We had to do some housecleaning on our credit reports. It was a little stressful at times to fix those things (some items we paid, but were sent to collections without informing us?!). It ended up being a really a good story. We’re making solid financial decisions and taking ownership over that part of our lives. Decluttering isn’t just about clothes and stuff, it can be applied to other parts of life as well. I’ve always appreciated minimalist style (see future blog post) and Kt found it’s exactly what she needed to bring things in order. So we decluttered our finances a little, and are healthier for it.

I also had a long conversation with my parents the other day. It was important because there were things I was holding on to from moving to the US, and that have happened while I was here. It was cathartic and long over due. I’m feeling empowered to clean out the suitcase of emotional clutter I’ve been dragging behind me for three years.

The hardest part is dealing with people. There’s a kind of toxicity in people, even if their intentions are great, and they aren’t bad people. They just aren’t right for you to be around at the time. When you are feeling passionate and fired up, it sucks being around someone who is, at that moment, acting like a wet blanket (for their own legitimate reasons). People who are consistently off balancing you, pulling you off course, or getting in your way are ‘toxic’. It’s made difficult because of the relationship you have with that person, and it’s often not their intention to be an antagonist. I don’t quite know how to approach this one, and luckily there’s no one in my life at this time who fits the bill. Occasionally I’ll find myself at odds with someone at work, especially in terms of mood, but that dissipates and reforms over the week. That’s not a toxic person, that’s life. You don’t have to let those people get out of your life and on with theirs. It’s the persistently toxic ones you have to confront.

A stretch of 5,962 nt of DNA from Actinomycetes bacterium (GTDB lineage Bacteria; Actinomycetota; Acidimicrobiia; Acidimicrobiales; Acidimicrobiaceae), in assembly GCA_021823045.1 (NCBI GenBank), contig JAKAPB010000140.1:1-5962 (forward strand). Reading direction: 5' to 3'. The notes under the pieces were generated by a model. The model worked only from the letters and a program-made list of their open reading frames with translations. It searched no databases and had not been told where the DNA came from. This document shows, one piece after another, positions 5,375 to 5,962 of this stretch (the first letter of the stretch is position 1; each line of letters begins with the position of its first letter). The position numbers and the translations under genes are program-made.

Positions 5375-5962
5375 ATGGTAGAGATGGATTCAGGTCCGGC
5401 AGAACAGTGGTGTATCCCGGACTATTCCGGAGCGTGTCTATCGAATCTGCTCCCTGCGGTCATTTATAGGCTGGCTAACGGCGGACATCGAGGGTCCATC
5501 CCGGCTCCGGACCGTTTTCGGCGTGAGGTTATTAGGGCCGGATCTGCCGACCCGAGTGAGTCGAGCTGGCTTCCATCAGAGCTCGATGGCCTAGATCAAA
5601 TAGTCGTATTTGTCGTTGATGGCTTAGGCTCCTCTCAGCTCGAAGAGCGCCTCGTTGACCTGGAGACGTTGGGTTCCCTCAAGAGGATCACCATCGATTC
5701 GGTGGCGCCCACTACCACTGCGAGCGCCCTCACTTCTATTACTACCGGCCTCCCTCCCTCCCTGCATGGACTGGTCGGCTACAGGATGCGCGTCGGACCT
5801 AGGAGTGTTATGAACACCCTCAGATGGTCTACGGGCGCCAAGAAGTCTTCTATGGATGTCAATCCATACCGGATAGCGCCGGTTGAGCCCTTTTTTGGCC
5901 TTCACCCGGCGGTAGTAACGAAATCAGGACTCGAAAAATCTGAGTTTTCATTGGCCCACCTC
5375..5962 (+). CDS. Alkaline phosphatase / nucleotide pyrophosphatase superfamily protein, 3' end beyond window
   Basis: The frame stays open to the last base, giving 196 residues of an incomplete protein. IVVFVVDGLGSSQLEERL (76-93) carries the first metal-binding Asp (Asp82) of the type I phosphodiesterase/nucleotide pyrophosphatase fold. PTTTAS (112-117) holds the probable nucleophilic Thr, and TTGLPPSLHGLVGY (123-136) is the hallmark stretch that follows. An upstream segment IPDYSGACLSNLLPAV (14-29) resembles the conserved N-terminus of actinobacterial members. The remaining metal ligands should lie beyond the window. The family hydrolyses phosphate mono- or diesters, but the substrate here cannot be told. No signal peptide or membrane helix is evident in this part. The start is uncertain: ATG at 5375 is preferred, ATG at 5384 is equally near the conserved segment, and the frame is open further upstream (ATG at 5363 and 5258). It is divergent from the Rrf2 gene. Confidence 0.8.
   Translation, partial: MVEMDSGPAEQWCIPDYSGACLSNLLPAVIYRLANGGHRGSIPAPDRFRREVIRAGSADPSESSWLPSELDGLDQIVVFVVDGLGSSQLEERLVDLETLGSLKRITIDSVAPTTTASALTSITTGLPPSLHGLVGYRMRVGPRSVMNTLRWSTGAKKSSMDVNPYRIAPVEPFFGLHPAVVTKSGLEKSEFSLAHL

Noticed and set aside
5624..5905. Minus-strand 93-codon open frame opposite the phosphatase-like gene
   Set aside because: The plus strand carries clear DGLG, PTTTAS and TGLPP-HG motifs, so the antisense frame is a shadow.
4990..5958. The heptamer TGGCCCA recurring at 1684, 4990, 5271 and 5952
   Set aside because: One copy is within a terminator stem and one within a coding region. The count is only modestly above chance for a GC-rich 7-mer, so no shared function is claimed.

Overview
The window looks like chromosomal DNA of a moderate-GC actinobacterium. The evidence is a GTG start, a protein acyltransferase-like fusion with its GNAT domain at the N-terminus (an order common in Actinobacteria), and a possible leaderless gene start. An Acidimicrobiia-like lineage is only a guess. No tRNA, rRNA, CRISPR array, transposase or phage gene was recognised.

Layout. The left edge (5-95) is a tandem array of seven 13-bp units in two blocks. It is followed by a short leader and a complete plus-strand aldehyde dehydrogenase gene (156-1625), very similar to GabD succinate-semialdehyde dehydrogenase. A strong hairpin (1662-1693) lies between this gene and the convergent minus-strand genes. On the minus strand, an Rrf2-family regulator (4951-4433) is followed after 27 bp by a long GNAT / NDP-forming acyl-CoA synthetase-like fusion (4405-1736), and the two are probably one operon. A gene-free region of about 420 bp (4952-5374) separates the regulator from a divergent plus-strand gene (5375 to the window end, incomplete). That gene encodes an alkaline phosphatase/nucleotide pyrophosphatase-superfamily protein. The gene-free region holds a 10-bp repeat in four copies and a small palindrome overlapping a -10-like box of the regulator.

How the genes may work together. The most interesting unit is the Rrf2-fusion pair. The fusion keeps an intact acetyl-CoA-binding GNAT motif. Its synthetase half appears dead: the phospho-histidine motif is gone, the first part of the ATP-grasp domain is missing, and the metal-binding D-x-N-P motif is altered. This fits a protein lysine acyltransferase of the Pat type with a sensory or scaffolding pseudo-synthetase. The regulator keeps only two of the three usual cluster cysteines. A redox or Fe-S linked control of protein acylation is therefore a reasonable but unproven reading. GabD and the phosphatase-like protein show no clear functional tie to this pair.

P.S. Please don’t let the above paragraph let you think that I’ve lost faith in humanity, or that I’m in any way less affirming of the human spirit. I still firmly believe in people’s capacity and potential. I might wrestle with the concept of free will every now and then, or have something to say about the dark side like above. Kt once reminded me that like turning on the light in a dark room, the light casts out the dark. The good overwhelms the bad. It’s not light that creates shadows, it’s the things between the light source and subject. Whether it’s a physical, emotional or human obstacle, sometimes you have to declutter everything to find the source of light in your life.

Good Vibes Only

Yesterday I encountered some frustration at work. I’m not going to lie, it was all selfish stuff that I was frustrated about. So today I turned that around and really dived right into being myself again: positive, ambitious, and energetic. No wet blanket could stop the fire today. Tapping into that energy meant I made things happen.

Somebody stop me!

— Drake, Back to Back

There’s a project I’m working on and it requires the analysis of data in a report, and the calculations occurring behind it. I think people might be surprised if I told them I haven’t studied math since I was 16 years old. Numbers and arithmetic aren’t my strong suit. I’m a linguistic type: language, reading, and writing are stronger. I can write a paper no problem, but ask me to do algebra and I’ll need to work at it for a while. I never let that stop me though, and I don’t make excuses. I help solve the problem. It just takes a little longer for me to get my head around it. Once I get it, I can explain it and sell it.